I have a 1923 home and want to install insulation in the attic, but there are no soffit vents. How can I retrofit them into my home?
I have a partially finished attic and want to retrofit insulation behind the knee wall and below the floors in the unused space. Unfortunately, there does not appear to be any soffit ventilation in this area. I am concerned about moisture buildup and related issues. Can I still install insulation in my attic space? How might I retrofit the soffit vents in after winter?
If your home was built in 1923, you probably do not mind completely replacing your soffit. With years and years of peeling paint, etc., it may be time to replace it.
- If that is the case, it is best to remove the soffit and install a new wood soffit with a continuous soffit vent.
- If replacing the soffit is not an option, they do make round vents that are easier to install. Simply drill a hole and push in the round vent. Remember, if you are installing soffit vents, it is important to have a ridge vent as well.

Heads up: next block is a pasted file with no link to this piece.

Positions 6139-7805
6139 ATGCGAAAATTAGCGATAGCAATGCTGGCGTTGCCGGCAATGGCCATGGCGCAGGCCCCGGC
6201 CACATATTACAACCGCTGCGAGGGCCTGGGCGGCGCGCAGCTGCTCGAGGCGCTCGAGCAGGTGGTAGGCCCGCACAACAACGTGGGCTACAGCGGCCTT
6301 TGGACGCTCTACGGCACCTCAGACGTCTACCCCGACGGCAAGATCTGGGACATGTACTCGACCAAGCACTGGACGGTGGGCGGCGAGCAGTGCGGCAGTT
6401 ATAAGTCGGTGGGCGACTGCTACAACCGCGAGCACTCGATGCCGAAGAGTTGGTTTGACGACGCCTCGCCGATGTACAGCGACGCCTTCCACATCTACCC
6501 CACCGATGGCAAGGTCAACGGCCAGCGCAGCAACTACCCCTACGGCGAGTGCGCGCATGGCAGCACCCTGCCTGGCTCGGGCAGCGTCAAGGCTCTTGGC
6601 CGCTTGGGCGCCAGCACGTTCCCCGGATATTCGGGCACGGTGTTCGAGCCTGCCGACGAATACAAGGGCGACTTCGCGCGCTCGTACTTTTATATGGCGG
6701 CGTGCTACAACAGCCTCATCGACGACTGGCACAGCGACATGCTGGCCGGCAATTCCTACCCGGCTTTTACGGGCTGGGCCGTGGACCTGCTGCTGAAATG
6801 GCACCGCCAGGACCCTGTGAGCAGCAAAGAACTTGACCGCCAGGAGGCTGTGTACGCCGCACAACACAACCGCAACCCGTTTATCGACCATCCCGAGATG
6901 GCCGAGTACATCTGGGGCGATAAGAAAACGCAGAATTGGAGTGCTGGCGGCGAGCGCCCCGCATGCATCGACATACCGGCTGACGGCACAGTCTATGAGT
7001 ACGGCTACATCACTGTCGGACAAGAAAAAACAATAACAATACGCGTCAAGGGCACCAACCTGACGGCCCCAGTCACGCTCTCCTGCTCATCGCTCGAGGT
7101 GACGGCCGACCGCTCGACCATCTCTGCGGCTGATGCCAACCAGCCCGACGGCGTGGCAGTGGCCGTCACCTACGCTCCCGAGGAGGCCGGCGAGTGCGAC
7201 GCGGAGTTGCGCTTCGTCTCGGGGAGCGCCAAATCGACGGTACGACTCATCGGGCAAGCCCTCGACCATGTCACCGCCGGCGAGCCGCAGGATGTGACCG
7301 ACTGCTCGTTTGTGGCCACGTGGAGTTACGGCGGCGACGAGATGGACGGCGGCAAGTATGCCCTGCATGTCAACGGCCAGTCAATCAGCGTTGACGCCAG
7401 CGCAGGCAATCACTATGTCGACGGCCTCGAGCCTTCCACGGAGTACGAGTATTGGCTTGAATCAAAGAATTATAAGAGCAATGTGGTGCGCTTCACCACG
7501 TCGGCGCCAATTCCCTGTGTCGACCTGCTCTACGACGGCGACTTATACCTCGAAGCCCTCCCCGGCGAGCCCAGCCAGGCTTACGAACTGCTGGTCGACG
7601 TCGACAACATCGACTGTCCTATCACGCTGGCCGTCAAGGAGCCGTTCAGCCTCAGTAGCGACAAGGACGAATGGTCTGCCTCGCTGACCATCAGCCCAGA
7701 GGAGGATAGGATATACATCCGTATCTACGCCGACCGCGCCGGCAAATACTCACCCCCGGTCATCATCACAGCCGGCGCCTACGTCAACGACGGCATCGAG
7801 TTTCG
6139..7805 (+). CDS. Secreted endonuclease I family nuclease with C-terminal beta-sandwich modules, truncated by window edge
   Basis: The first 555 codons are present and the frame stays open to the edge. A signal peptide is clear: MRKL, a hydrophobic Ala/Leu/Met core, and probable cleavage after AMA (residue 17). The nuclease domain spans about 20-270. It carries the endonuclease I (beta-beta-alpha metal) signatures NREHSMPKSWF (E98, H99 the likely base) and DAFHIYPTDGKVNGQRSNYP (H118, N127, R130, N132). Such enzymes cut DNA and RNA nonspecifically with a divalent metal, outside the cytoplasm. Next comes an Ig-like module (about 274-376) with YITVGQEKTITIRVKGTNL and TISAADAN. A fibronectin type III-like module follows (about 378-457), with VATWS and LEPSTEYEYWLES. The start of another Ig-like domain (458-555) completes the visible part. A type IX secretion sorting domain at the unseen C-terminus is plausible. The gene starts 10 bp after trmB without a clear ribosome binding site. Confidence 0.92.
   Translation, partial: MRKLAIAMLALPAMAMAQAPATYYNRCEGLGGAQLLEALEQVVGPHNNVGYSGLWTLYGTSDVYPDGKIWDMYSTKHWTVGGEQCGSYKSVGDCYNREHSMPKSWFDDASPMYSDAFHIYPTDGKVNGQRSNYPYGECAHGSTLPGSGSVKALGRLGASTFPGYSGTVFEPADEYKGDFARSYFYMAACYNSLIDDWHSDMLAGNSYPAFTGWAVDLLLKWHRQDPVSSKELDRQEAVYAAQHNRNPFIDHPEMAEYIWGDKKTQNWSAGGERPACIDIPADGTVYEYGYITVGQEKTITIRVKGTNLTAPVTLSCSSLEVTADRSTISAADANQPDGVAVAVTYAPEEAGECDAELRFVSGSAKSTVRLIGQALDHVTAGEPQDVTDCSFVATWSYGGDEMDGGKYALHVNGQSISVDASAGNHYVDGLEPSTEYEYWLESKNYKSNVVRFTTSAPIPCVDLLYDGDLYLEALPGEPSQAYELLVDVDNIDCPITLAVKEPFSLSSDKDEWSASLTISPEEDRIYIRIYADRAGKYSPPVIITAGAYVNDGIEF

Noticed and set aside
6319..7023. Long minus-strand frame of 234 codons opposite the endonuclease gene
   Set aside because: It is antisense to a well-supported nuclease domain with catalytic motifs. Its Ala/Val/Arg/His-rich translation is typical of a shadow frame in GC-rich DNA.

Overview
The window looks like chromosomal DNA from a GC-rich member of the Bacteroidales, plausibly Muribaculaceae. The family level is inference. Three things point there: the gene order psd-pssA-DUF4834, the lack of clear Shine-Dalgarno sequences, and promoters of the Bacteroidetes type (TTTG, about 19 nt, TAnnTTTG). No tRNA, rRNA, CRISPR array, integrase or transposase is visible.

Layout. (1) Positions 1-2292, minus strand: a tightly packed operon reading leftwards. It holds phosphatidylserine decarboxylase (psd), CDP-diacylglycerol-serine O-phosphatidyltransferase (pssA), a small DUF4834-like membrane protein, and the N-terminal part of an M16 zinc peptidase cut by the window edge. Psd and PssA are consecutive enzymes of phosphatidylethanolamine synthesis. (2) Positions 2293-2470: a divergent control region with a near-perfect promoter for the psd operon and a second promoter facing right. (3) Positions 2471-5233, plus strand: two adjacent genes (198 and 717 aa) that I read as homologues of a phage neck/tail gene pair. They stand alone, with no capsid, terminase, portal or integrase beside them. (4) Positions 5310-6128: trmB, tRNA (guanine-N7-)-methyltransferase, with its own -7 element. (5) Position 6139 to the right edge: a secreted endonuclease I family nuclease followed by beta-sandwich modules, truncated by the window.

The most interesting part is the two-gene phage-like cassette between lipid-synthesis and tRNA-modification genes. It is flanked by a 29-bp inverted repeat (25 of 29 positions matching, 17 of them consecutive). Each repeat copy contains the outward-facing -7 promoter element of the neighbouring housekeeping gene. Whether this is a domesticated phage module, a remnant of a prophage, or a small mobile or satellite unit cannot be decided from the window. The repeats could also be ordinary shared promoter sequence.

In MN, I’m not sure I would wait until after winter to install the vents. Remember, the main reason for roof ventilation is to allow moisture to escape the attic. The main concern in your climate is hot air leaking through your ceiling and coming in contact with a cold roof deck – this could lead to condensation on the roof deck and, eventually, rot.
You mentioned you have a partially finished attic. Does that mean that you have clipped ceilings (sloped ceilings)? If you have this condition, it is important to be sure you maintain a ventilation gap between the insulation and the roof deck.
When insulating your knee walls and ceilings, be sure to maintain a continuous air barrier around your thermal envelope.
- Block under your knee walls between the floor joists.
- Back up your knee walls and seal all seams.
- Block the top of your knee wall.
- Air seal around all top plates and ceiling penetrations in your ceiling.
- Be sure all of this is in good shape prior to installing any insulation.
- Be sure to install baffles at the perimeter of the building to prevent wind wash from your new soffit vents.
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